I think I should explain the mechanics behind changing maxillary shape. As you know the Stage 1 Biobloc is almost unique in sharing the load between the teeth and the palatal tissue. This also re-contours the vault.
Obviously the initial shape is very different from the final one and during expansion there will be greater pressure on some points than others. One can anticipate these to start with (as shown) but during treatment as the shape changes more pressure will fall on certain points and these will develop sores.
These must be eased promptly or they will turn into ulcers and ultimately can erode the underlying bone. This is best done by grinding the acrylic at the spot I usually do this twice at any spot and the appliance is designed with additional thickness in the areas lingual to the cribbed molars where sores are most common. After two easings it is best to lift the whole appliance.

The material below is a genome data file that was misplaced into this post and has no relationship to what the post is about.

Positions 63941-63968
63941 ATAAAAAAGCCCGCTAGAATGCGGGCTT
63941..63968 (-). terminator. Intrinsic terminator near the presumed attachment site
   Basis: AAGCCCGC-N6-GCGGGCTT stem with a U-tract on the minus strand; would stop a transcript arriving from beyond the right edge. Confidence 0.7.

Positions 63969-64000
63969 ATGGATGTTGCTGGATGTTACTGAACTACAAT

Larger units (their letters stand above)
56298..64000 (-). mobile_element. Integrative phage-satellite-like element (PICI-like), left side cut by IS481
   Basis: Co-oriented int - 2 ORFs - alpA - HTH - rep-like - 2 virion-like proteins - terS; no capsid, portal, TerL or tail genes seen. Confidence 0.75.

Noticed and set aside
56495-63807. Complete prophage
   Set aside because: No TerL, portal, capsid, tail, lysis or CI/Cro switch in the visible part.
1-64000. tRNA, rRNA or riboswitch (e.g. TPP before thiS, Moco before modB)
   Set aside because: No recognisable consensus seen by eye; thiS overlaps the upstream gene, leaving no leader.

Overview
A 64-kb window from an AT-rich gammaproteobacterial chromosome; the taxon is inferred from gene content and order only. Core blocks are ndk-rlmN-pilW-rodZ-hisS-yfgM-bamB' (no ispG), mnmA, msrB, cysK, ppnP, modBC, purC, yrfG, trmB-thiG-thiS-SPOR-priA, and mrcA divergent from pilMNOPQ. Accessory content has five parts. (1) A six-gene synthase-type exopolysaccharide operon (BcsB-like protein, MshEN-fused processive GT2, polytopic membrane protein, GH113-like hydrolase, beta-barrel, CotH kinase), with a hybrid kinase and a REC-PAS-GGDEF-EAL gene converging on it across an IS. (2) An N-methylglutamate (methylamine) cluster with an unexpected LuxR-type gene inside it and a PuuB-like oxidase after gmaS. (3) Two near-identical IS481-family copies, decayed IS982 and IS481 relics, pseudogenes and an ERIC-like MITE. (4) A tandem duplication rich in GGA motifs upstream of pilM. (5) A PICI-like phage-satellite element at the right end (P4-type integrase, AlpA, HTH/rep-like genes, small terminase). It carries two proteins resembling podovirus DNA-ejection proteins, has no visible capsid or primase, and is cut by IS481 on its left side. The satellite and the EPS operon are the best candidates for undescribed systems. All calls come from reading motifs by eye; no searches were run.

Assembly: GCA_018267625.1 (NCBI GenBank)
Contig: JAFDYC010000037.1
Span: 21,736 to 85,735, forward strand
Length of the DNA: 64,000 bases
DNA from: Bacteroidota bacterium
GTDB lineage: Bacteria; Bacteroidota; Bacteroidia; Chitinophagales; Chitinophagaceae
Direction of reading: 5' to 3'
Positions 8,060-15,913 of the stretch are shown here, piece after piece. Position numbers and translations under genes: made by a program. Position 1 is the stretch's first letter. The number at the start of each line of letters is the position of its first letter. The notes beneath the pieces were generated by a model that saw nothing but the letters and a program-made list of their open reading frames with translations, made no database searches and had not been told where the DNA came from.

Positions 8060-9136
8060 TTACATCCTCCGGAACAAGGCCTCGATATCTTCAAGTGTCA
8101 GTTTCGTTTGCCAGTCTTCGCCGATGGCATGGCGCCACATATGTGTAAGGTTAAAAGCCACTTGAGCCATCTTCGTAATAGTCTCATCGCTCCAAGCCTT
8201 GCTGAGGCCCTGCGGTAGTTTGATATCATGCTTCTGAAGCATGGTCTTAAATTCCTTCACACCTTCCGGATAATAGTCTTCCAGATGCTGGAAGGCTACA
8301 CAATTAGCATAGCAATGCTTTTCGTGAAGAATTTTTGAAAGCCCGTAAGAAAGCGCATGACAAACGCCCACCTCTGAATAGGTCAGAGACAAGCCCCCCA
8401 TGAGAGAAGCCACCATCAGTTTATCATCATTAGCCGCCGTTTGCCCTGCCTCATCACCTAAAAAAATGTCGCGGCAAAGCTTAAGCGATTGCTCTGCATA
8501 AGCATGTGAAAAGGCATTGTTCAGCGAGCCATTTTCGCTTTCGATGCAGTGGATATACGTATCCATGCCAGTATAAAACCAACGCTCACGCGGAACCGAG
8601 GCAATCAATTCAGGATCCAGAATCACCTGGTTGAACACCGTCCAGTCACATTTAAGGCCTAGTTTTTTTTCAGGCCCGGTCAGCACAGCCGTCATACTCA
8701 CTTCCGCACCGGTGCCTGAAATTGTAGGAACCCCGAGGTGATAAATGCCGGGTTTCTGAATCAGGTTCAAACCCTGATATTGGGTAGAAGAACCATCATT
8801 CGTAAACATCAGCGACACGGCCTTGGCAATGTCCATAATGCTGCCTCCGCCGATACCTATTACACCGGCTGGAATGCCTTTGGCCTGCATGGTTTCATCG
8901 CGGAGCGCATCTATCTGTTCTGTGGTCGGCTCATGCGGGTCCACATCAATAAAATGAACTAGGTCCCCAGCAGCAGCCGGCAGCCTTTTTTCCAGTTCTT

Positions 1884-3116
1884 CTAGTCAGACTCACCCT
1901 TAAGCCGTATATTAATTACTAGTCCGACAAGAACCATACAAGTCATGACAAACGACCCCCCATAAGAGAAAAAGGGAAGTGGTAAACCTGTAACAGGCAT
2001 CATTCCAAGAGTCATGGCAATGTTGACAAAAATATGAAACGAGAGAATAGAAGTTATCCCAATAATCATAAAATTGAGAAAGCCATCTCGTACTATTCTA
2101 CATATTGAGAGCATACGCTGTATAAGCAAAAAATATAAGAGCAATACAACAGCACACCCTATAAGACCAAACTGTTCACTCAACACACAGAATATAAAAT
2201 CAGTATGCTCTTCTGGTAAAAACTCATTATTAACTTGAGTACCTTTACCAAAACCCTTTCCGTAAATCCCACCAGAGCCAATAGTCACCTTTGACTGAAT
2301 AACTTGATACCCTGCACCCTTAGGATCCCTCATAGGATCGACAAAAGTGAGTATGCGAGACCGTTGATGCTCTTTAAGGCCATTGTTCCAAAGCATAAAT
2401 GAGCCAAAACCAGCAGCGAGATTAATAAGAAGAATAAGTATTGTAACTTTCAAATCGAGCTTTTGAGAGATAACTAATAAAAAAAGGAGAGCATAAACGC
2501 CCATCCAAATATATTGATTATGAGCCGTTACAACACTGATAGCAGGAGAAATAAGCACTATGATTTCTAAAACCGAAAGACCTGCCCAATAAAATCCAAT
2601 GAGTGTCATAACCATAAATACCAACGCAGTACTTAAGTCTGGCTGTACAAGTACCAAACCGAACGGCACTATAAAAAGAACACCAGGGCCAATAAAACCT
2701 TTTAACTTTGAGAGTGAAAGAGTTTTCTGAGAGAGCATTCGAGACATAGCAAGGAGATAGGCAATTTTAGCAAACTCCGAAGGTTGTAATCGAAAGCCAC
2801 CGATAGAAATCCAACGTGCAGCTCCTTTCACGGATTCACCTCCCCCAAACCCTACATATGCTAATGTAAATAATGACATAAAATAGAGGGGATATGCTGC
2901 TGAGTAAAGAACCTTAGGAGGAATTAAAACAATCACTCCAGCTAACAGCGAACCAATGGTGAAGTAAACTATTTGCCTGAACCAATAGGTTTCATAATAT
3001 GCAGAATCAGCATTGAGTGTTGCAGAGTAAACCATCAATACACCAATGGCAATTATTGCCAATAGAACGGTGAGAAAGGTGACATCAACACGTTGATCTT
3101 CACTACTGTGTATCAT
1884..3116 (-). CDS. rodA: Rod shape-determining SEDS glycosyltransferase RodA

I do this by roughening the collets where they touch the teeth and covering them with a thin layer of ‘runny’ acrylic and quickly dipping it in hot water before inserting it. This will lift the appliance by about 1 millimetre and allow the ulcer to heal and the vault to recontour. The advantage of this procedure is that at the end of expansion you have widened the dental arch by 10 to 15mm and have a perfectly contoured palate with four or six straight anteriors and a space behind the canines so no further dental alignment is required see picture. Many expansion appliances subsequently require fixed appliances to align the teeth which inevitably undoes much of the facial improvement. I am sure that this natural change in shape is why Biobloc faces are often judged the best.